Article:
The Best Total Solar Eclipse Photos (2024)

The Best Total Solar Eclipse Photos (2024)

A total solar eclipse passed over North America on Monday, putting on a dramatic show that was visible to millions of people.

A total solar eclipse occurs when the moon passes between Earth and the sun, completely blocking the sun’s face. Those within the path of totality, including 32 million people in the United States, saw the eclipse in its full splendor. People outside the path were still able to see a partial solar eclipse, where the moon blocks only part of the sun’s face.

Many people traveled to the path of totality to attend special viewing parties. Those along the very center line of the path saw an eclipse that lasted between 3½ and 4 minutes, according to NASA.

For many Americans, this was the last chance to see a total solar eclipse for 20 years. The next one won’t be visible across the contiguous United States until August 2044.

People gather on the National Mall in Washington, DC, to view the eclipse.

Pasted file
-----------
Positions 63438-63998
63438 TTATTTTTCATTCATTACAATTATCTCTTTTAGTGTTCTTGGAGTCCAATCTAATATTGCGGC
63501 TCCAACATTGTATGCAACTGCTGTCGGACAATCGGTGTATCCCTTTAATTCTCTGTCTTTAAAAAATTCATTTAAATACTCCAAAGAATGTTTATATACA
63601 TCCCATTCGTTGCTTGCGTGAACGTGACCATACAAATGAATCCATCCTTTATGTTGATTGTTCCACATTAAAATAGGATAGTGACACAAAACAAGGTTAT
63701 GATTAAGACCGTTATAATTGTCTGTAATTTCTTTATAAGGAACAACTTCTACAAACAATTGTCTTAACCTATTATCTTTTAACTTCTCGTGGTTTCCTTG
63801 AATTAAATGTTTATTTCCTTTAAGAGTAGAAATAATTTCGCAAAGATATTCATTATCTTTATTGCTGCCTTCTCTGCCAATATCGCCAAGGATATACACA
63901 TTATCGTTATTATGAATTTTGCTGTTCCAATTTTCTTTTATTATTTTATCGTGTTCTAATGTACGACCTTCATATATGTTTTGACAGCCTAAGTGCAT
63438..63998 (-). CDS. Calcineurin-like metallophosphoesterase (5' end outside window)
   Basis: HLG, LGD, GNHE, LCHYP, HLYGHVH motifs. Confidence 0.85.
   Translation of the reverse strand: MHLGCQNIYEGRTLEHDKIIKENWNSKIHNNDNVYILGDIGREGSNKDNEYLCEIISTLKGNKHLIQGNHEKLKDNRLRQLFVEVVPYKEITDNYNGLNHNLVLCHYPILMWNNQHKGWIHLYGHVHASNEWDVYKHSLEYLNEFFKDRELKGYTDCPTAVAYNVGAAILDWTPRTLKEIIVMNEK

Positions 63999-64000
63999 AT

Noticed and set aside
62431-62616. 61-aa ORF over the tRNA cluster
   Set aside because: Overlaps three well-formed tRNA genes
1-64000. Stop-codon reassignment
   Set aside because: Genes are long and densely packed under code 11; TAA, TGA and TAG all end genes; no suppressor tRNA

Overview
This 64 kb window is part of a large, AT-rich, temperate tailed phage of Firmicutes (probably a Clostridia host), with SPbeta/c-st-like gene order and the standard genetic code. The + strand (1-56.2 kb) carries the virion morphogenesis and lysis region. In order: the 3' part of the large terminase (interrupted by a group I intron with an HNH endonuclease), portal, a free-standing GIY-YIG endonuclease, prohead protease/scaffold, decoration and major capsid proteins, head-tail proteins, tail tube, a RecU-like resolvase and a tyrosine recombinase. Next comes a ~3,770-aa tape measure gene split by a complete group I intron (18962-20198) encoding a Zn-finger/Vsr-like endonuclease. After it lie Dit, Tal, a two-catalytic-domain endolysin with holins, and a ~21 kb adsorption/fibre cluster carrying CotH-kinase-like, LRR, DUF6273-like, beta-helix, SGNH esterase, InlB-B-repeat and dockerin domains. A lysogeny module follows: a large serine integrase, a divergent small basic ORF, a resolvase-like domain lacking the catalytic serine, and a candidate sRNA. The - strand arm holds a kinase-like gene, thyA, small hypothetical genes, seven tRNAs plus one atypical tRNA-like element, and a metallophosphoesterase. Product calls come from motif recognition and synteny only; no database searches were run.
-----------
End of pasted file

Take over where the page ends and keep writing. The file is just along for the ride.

The moon covers the sun during the eclipse in Magog, Quebec.


The Baily's Beads effect and red prominences coming off the sun are pictured during the eclipse as seen from Magog.


Melissa and Michael Richards use solar goggles to watch the eclipse in Wooster, Ohio.


The eclipse is seen from the Amistad National Recreational Area in Del Rio, Texas. It is one of the few National Park Service sites that was directly in the eclipse's path of totality.


People watch the eclipse from the Edge observation deck at Hudson Yards in New York City.

The moon begins to cover the sun in Eagle Pass, Texas.


An airplane passes overhead as a partial eclipse is seen in the New York City borough of Queens.